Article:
Whilst searching for information about Less Than Zero i came across an interesting article called American Youth Culture In American Writing – Books vs Screen, this article compares the portrayal of youth culture in Ellis' book to more modern day show casings of society such as 90210, Friends and Scrubs.
"Bret Easton Ellis wrote Less Than Zero in
1985. As monetary backgrounds go, Clay, the main character, his close
group of friends and pretty much every character of ‘that’ 90210 postcode are very similar. Well-off, houses with pools, the latest gadgets, such as iPod touch’s for the current 90210 clan and the constant playing of MTV and cassettes for Clay and his group. This is where the similarities end though"
The author goes on to explain that the scenarios involving dead bodies, pimps and very young girls show a much darker side to the wealthy American youth than what we are subjected to today. Ellis' book was later adapted into a film in 1987 albeit with key factors of the book such as drug abuse, sex and pimping being removed which made the film more moralistic than the actual book. I feel that this takes away from what Ellis was trying to portray, as he wasnt sugar coating what certain aspects of society were and although there are some extreme cases, they cannot all be seen as unrealistic.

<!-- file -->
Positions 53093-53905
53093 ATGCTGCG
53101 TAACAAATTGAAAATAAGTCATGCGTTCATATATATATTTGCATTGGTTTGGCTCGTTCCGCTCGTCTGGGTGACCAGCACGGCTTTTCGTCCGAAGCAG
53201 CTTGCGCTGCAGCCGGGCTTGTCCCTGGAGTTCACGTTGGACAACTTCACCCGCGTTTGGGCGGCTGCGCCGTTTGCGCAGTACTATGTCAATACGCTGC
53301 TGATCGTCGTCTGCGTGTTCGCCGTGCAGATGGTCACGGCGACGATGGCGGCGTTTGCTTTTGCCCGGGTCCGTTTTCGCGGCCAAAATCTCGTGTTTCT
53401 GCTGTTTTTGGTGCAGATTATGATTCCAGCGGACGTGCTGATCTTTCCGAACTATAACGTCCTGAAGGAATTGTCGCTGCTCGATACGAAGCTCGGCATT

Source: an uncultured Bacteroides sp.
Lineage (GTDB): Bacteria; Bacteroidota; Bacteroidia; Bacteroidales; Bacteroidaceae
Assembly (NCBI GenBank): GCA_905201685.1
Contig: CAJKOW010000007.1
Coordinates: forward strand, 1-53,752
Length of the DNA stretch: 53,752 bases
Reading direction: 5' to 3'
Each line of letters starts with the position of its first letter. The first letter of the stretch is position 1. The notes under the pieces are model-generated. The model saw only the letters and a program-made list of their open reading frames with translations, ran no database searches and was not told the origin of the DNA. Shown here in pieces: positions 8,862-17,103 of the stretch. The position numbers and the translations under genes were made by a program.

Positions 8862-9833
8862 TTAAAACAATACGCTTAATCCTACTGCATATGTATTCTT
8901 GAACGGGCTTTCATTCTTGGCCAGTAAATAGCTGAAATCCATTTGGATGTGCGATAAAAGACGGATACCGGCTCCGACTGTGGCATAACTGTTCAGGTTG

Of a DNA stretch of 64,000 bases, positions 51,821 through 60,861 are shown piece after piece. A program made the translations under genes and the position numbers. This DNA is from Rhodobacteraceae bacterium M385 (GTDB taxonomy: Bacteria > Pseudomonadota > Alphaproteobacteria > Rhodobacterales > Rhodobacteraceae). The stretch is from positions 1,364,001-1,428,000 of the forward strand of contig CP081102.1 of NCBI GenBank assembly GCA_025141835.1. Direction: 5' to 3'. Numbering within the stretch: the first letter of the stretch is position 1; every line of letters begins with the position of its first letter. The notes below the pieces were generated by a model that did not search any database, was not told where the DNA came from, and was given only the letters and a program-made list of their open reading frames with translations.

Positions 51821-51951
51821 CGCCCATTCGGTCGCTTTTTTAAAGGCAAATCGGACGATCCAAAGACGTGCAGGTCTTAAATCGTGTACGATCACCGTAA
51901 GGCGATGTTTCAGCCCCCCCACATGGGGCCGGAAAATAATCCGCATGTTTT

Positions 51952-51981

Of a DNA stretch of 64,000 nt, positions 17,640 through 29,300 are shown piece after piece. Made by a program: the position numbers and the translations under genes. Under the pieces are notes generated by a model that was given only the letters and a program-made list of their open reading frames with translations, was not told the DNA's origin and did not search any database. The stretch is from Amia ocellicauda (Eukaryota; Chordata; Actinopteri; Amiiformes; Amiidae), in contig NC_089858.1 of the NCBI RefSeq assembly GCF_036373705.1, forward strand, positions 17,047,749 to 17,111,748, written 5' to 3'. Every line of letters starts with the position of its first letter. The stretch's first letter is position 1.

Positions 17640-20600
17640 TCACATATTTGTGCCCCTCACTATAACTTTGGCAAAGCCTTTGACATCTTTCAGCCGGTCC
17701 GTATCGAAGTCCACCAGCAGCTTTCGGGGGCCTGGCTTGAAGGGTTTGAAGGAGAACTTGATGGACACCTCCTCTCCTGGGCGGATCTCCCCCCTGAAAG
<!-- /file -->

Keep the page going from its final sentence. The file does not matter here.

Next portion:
By comparing Less Than Zero with shows such as 90210 you are comparing two completely different aspects of American society. They are both showing extremes from different sides of the spectrum with 90210 being alot more easier for people to stomach than the graphic nature depicted in Less Than Zero.
"Within literature we see writers such as Bret Easton Ellis, Chad Kultgen
and Chelsea Handler (with her memoirs) portray a youth of wrong-doings,
one-night stands, broken hearts and feeling awkward in social
situations. The TV shows are entertaining in their own way; personally I
love nothing more than seeing a stroppy fifteen year old not get the
$1200 shoes she was after, but then again I also have a soft spot for
Handler’s superb delivery of her late night encounters."